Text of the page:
Antoine Gigal : Egyptologist

ANTOINE GIGAL : EGYPTOLOGIST

Back in March I attended Megalithomania in South Africa and interviewed several speakers. My interview with Antoine Gigal started out with a discussion about the recent revolution in Egypt. Antoine lives in Egypt and speaks fluent Arabic. As a woman she has been given special access to sites on the Giza Plateau as well as elsewhere in Egypt. Her insider knowledge is substantial covering both the ancient past through her detailed investigations and the present.

With the coming shift in consciousness and the movement into a more feminine paradigm she is in an ideal position to bring forward new ways of looking at some of the most complex mysteries in our past. Her theories regarding ancient sites, such as the idea that the Giza plateau was at one time an island is based on intriguing new archeological data. She is definitely someone who will bear watching as we move forward into the future.

Kerry Cassidy
Project Camelot

Interview conducted: March, 2011 South Africa

Antoine's website: www.gigalresearch.com/uk/index.php

Interview Transcript

Antoine Gigal (AG): …commandos, armed commandos attacked twelve high-security jails in Egypt. And those commandos freed prisoners, but very dangerous ones, and giving them guns and then the event started. So, it’s not what we think… a natural movement only. It was very well prepared.

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Because when you read the ancient text, in hieroglyphic ancient Egyptian texts, you see that they are speaking about the god Nu, who is a god of… the first water, the first Earth, etc. The god Nu is like Noah. We know that in all civilizations, you have a kind of same god with the same name everywhere.

Kerry Cassidy (KC): Sure.

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We know that the pyramids and the Sphinx are much older [chuckles] than they say, from many years ago. But what can I say to you about the Sphinx is that [there] existed another Sphinx, just the other side of the Nile, and the feminine one and the masculine one. This is attested in more than thousands of texts, ancient Arabic texts, and this is also one [ed.note: part] of my research.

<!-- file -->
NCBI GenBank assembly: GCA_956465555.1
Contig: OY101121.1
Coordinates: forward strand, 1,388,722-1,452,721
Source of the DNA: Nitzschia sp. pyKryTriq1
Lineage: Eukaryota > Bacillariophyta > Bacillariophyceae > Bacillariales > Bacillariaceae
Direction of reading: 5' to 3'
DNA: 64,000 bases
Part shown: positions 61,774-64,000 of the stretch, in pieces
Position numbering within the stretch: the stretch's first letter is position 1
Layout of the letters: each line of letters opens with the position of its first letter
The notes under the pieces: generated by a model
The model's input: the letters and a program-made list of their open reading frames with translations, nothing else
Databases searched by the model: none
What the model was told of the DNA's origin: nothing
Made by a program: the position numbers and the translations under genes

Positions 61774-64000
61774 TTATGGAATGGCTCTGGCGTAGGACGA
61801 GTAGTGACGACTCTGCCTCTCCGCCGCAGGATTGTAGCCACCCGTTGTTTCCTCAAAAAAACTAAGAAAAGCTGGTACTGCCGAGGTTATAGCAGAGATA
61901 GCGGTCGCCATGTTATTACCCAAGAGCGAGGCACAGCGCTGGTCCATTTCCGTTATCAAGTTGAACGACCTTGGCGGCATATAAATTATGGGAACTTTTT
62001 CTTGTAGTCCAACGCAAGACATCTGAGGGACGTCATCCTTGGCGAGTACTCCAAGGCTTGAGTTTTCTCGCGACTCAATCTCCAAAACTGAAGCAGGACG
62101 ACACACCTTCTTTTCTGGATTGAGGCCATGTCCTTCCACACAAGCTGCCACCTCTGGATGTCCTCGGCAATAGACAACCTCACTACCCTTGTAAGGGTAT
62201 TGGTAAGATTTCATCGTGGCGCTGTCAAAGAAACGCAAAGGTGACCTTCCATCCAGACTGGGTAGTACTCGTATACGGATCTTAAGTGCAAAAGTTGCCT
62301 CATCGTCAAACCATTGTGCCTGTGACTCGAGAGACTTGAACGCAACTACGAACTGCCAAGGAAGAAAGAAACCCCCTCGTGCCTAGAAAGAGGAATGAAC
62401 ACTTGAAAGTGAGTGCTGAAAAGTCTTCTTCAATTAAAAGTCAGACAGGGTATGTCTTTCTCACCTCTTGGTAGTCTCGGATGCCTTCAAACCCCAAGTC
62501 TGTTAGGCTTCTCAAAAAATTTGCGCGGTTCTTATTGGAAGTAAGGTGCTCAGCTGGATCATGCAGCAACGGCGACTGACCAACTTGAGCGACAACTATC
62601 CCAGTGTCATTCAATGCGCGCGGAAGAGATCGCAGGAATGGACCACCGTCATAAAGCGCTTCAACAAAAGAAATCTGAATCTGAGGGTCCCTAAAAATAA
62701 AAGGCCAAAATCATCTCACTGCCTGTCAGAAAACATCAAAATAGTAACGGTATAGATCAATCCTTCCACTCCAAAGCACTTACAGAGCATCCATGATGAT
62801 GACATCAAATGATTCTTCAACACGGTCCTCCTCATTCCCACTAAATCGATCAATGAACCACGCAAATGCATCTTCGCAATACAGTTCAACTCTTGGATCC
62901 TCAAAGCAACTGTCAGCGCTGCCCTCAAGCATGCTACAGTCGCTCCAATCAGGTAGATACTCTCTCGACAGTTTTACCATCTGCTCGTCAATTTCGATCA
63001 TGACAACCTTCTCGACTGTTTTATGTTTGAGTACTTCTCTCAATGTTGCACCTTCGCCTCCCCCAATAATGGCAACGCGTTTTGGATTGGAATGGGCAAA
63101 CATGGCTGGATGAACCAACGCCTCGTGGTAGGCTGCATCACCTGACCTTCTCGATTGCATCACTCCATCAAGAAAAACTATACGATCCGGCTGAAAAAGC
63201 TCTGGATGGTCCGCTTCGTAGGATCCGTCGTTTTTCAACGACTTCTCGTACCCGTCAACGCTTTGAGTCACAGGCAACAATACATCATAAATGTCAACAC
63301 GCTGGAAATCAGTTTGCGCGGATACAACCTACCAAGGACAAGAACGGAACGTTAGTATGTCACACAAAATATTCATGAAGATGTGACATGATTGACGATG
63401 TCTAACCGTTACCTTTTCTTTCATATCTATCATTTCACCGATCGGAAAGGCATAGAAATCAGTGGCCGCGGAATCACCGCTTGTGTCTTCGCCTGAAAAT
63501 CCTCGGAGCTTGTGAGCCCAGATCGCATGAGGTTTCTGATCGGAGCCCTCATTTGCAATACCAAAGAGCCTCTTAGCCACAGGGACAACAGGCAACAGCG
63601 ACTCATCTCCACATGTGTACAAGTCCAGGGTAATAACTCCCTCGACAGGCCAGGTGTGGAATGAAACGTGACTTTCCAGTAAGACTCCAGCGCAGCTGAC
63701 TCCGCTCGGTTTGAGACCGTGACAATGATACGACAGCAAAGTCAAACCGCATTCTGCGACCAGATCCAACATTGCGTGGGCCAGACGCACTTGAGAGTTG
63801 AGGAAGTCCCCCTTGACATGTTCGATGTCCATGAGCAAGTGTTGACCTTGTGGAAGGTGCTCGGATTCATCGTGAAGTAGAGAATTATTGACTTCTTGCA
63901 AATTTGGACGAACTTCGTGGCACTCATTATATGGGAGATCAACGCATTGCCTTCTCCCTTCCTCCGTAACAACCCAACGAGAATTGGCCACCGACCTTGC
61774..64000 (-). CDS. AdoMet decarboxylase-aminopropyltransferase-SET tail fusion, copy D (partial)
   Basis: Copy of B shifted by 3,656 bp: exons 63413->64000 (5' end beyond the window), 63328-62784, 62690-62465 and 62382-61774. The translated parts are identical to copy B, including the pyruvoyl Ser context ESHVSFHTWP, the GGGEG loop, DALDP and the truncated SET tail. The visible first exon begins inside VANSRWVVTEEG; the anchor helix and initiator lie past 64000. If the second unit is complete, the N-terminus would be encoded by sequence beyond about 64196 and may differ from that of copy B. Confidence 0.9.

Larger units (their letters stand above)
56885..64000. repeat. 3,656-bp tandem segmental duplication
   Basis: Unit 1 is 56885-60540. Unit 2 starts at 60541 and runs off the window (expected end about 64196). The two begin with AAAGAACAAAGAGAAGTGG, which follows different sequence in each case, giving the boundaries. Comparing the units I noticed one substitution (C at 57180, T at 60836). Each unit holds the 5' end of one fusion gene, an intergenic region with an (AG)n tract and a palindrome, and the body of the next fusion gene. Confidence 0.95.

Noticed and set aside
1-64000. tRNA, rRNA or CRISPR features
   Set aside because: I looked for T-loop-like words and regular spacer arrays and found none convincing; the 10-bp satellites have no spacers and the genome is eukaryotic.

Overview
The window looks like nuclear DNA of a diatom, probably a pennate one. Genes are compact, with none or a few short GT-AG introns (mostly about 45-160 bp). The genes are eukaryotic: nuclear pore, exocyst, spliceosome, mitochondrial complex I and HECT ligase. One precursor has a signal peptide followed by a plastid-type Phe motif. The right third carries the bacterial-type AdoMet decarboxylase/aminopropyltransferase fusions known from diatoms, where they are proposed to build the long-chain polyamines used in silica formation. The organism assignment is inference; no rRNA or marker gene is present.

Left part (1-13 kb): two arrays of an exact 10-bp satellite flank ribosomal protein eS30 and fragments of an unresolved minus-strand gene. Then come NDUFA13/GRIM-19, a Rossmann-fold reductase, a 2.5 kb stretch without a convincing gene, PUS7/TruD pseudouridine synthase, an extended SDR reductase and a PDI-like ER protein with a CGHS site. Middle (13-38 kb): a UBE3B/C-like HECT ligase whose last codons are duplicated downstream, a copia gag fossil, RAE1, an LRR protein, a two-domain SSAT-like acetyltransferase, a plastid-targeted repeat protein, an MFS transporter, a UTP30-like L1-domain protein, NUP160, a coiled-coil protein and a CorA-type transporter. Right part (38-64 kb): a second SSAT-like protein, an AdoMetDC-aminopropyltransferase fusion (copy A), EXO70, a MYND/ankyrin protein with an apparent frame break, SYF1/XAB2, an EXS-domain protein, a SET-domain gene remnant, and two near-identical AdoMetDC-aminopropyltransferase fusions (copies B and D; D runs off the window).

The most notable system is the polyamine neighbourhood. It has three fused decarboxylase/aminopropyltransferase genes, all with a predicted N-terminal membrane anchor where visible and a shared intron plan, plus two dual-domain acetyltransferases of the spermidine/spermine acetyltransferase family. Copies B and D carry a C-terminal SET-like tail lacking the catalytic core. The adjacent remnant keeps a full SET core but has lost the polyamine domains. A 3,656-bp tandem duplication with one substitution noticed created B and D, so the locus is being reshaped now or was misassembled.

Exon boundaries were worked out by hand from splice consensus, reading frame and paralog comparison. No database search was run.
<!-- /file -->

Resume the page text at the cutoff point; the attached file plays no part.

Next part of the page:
Start of Interview

KC: Hi. I’m Kerry Cassidy from Project Camelot and we are here at Megalithomania, and I’m here with Antoine Gigal [pronounces last name like ‘je jal’].

AG: Gigal. [pronounces it like ‘je gal’]

KC: Gigal. Okay and she is an Egyptologist, and really extraordinary. Doing extraordinary investigations for many, many years on the Giza Plateau and all over Egypt. She lives in Egypt and she looks at it from a completely different point of view than a lot of the investigators out there today, and I’m very happy to be able to talk to her.

AG: Happy to be with you today also.

KC: Thank you. So, what I’d like to talk about, is some of the things that you were covering in your talk earlier, and maybe some of the things that you’re going to talk about today and then let’s just sort of see where it goes.

First of all, because this audience will not know your work necessarily, can you tell us how you got involved in Egyptology?